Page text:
Umbrella Radio

At the 2014 Ars Electronica Festival, Ö1, the ORF – Austrian Broadcasting Company’s cultural radio station, will be broadcasting Umbrella Radio. At preset times, the Ö1 crew will ring the chimes of change and request favorably disposed festivalgoers to take part in a Change Radio ritual.

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Radio Österreich 1’s Mobile Ö1 Atelier has been a Festival fixture on Linz’s Main Square for several years now, an art space and discussion lounge prominently situated right in the center of the cityscape. Ö1 has configured this year’s on-site studio Umbrella Radio in accordance with the 2014 Festival theme: C… what it takes to change.This idea is aptly embodied by Simple Home, a nomadic residential living concept developed by Salzburg architect Gerhard Feldbacher. This is a structure designed to facilitate mobility and to keep pace with the constantly changing settings and circumstances of life of the people inhabiting it.

At the 2014 Ars Electronica Festival, Ö1, the ORF – Austrian Broadcasting Company’s cultural radio station, will be broadcasting Umbrella Radio in the immediate vicinity of the Mobile Ö1 Atelier on Hauptplatz. At preset times, the Ö1 crew will ring the chimes of change and request favorably disposed festivalgoers to take part in a Change Radio ritual. It starts with the MC chalking a circle on the paving stones around the Mobile Ö1 Atelier to demarcate the broadcast’s reception range. But oddly enough, regular radio gear isn’t enough to pick it up; rain gear is what you actually need.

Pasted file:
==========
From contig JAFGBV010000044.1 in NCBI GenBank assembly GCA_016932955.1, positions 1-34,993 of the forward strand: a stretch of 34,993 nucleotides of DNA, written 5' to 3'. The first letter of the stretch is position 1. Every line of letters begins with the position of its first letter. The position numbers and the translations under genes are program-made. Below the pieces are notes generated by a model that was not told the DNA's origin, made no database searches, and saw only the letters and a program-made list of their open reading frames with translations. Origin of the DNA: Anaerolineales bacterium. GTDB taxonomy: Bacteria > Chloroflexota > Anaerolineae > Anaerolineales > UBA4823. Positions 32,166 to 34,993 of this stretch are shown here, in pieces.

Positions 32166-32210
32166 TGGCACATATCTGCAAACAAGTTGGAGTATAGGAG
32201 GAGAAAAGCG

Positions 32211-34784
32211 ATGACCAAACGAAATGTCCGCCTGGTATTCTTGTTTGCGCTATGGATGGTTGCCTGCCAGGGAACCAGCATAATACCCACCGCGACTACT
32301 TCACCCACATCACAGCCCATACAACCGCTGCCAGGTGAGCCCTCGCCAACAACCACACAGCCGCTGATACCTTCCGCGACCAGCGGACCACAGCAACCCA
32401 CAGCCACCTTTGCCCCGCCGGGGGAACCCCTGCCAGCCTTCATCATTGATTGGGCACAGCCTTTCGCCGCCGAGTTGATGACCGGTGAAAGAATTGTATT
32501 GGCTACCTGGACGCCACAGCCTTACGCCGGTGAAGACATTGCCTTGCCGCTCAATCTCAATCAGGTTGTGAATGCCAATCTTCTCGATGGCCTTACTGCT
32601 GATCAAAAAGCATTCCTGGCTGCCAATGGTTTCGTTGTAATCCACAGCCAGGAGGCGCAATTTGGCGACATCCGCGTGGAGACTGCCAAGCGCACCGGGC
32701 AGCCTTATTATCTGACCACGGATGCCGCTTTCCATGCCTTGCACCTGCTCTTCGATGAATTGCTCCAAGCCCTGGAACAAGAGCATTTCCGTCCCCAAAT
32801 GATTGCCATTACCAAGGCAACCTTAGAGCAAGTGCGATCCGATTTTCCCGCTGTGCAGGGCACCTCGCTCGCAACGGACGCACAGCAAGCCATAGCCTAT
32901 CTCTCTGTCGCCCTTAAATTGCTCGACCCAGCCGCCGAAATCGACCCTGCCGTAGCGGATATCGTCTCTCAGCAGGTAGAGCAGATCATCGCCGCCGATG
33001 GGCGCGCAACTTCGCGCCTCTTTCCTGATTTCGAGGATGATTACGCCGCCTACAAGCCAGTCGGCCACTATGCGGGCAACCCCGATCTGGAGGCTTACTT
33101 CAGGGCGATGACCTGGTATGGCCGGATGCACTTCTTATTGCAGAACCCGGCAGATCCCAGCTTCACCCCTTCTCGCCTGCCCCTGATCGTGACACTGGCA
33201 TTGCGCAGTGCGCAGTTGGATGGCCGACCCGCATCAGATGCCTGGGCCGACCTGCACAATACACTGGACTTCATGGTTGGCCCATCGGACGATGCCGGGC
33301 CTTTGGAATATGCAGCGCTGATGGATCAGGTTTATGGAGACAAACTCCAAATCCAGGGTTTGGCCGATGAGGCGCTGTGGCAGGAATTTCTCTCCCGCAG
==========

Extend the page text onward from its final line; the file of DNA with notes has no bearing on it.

By way of preparation, we talked with Ö1 PR exec Alexandra Wimmer to find out how Ö1’s “Places in Motion” theme will make its presence felt and what an umbrella as acoustic space is all about.

“Places in Motion” will be the theme on the ORF – Austrian Broadcasting Company’s radio station Ö1 this autumn. Why did you choose this particular theme?

Alexandra Wimmer: Ö1 has been focusing on open innovation since 2013. Our science department was the driving force behind this ongoing coverage of a societal rethinking process that can now be observed on many levels of social, political and economic coexistence. Companies’ R&D departments are opening up to ideas and feedback from their customers. Artistic and social welfare projects don’t want to rely solely on government subsidies anymore and are turning to crowd funding. Citizens who’d like to decrease their dependence on commercial food supply chains are founding food coops that independently procure and distribute regional, sustainably produced foodstuffs. These are all signs of a new type of empowerment and willingness to engage in dialog. And we at Ö1 don’t just want to depict this phenomenon; we want to make it come alive.

This was the thinking behind launching a drive entitled “Places in Motion.” We asked our listeners to nominate projects that are sustainably changing their physical environment and are demonstrably improving social coexistence. The number and diversity of the nominees were amazing: almost 300 projects were submitted—city gardens, neighborhood initiatives, indie educational projects, regional networks, social entrepreneurship and much more.

How will this focal-point theme manifest itself on Ö1?